Democrat Don Cazayoux won a close special election last night in heavily Republican LA-06. In contrast to the MS-01 race which I bemoaned earlier, the DCCC spend heavily and well in LA-06, including significant late expenditures on get-out-the-vote organizing, which is critical in special elections.

Spending's important, but what's more interesting to me about this race, which occurred in a district redder than the 29th, is that Cazayoux won on the issues, and the Republican campaign of Woody Jenkins lost on the same old NRCC playbook that seems to be wearing thin with voters.

The NRCC, which also spent heavily, ran a couple of ads tying Cazayoux to the "Obama-Pelosi team". These ads also claimed that Cazayoux would raise taxes. An independent organization called "Freedom's Watch" also ran attack ads, including this gem, which highlighted Cazayoux's vote against a bill that would put "In God We Trust" on the wall in schools. That ad was pulled by a local station because it also claimed, falsely, that Cazayoux wanted to extend health benefits to illegal aliens.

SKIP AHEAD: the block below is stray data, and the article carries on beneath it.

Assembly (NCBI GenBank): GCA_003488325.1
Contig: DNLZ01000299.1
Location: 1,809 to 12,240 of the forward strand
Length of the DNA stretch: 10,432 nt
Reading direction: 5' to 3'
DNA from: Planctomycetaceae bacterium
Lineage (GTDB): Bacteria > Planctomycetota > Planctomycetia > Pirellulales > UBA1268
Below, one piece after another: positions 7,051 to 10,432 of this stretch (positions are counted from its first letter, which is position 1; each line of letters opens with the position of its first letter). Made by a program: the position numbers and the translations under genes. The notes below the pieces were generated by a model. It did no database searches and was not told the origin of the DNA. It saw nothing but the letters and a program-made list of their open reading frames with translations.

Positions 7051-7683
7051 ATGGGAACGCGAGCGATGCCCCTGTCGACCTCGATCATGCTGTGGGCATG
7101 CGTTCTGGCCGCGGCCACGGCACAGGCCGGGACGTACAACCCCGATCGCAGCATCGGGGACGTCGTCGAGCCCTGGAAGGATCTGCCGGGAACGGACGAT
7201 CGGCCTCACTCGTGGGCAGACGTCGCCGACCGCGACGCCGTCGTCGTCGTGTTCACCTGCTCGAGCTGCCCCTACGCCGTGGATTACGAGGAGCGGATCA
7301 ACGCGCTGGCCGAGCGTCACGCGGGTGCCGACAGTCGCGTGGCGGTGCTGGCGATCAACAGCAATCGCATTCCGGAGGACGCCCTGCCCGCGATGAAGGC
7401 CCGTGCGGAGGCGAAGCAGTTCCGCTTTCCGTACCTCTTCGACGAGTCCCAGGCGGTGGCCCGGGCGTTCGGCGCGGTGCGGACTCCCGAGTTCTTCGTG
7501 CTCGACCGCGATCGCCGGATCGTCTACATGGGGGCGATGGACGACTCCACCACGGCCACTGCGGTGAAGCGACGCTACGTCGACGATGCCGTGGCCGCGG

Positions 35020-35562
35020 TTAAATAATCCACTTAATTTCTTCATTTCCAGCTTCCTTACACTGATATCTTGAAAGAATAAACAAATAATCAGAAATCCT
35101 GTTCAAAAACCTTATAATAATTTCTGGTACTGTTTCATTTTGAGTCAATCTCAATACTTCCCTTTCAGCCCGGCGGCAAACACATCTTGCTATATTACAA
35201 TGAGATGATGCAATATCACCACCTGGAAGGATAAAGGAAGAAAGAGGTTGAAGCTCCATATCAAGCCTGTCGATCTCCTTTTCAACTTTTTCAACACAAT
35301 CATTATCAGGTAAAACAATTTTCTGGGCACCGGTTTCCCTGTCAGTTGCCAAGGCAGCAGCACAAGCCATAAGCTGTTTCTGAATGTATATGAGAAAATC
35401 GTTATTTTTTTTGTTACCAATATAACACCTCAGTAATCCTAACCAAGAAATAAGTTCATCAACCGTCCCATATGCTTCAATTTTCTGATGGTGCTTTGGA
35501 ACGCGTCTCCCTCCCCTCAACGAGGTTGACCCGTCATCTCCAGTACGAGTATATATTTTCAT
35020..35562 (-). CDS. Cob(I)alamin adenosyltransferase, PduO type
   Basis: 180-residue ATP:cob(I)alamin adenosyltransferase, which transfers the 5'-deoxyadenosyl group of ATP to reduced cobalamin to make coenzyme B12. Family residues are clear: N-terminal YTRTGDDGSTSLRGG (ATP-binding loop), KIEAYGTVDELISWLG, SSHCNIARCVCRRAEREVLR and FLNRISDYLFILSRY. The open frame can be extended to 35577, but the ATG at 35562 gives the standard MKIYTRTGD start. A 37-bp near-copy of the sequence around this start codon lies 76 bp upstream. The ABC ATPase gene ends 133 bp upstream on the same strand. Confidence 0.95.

Cazayoux's ads, which can be viewed here, were about healthcare and middle-class tax cuts. His issue page leads with education, and he also supports withdrawal from Iraq.

Cazayoux is the second Democrat to win a special election this year in a heavily Republican district. In March, ex-Speaker Dennis Hastert's old seat (IL-14) fell to Democrat Bill Foster, who ran mainly on Iraq (his ads are here). The number-one issue on his opponent Jim Oberweis' issue page is illegal immigration, and Oberweis' harsh immigration ads in an earlier campaign were apparently based on false data. The DCCC also spent heavily on this race.

It's easy to make too much from a sample size of two, but if I were the Kuhl campaign, I'd be wondering about running the NRCC playbook this fall. Saying a Democrat will raise taxes, that he'll allow a horde of immigrants to cross the border, and trying to link him to supposedly toxic figures like Pelosi and Obama didn't work in two recent elections. And Republican voters are electing Democrats who say they'll end the war in Iraq and do something about healthcare. When you're on the wrong side of too many issues, the usual distractions won't work. Perhaps its time for Republicans to start talking about their positive agenda, if they have one.